Good morning, ladies and gentlemen. It is my privilege to address you this morning, and thank you, mahalo, to the AMOS organizers for the opportunity to join you at the conference. It seems that every morning begins with a short, emphasis short, policy talk. I am not sure whether thatʼs designed to ease you into the day or to shock you into your more substantive and technical discussions!
For those of you who donʼt know me, I am the new Director of the Office of Space Commerce. Our office currently sits within NOAA, and we should give a shout out to NOAA for the work that they do every single day tracking the hurricanes, the tropical storms and other weather phenomena in order to keep us safe every day. NOAAʼs advanced GOES weather satellite capabilities have given decision-makers additional time to call states of emergency, and thereby save lives.
And I would be remiss if I didnʼt bring greetings from my boss, Secretary Wilbur Ross. The Secretary has returned home from Europe in order to assist with hurricane emergency preparations, or he might be standing at this podium. His leadership has energized the Department on space issues in a way not seen for a very long time. Ours is an an agency whose active role in commercial space was long envisioned and is long overdue.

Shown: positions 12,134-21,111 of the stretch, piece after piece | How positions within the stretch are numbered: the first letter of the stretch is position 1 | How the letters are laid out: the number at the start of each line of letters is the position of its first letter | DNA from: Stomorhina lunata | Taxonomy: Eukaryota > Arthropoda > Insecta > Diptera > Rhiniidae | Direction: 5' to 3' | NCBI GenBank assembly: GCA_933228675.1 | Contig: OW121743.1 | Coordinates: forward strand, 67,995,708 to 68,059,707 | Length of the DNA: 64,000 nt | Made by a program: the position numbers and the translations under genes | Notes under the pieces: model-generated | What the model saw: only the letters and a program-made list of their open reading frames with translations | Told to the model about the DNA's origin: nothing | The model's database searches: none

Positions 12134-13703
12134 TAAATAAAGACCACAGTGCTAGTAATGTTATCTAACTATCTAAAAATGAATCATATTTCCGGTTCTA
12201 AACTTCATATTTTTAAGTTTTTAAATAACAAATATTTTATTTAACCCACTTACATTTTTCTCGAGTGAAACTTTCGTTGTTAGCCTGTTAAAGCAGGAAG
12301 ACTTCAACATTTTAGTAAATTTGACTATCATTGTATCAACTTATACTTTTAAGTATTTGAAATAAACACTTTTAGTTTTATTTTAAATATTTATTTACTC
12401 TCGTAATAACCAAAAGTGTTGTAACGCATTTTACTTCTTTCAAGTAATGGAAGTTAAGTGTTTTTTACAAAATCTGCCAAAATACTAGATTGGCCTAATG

My office, the Office of Space Commerce is not a new office, but we are in the process of revitalizing it after almost a decade. The Secretary is committed to elevating the Office so that it directly answers to him as a “one-stop shop” for policy and regulatory matters, and can advocate even more for commercial industry. Beyond the reestablishment of the National Space Council, and its early Space Policy Directives, this is another reflection of the Trump Administrationʼs emphasis on space, and specifically U.S. commercial space as an important source of innovation and economic benefit to the nation. By the way, if you have kept an eye on the National Space Councilʼs activities, you will note that it is about getting things done.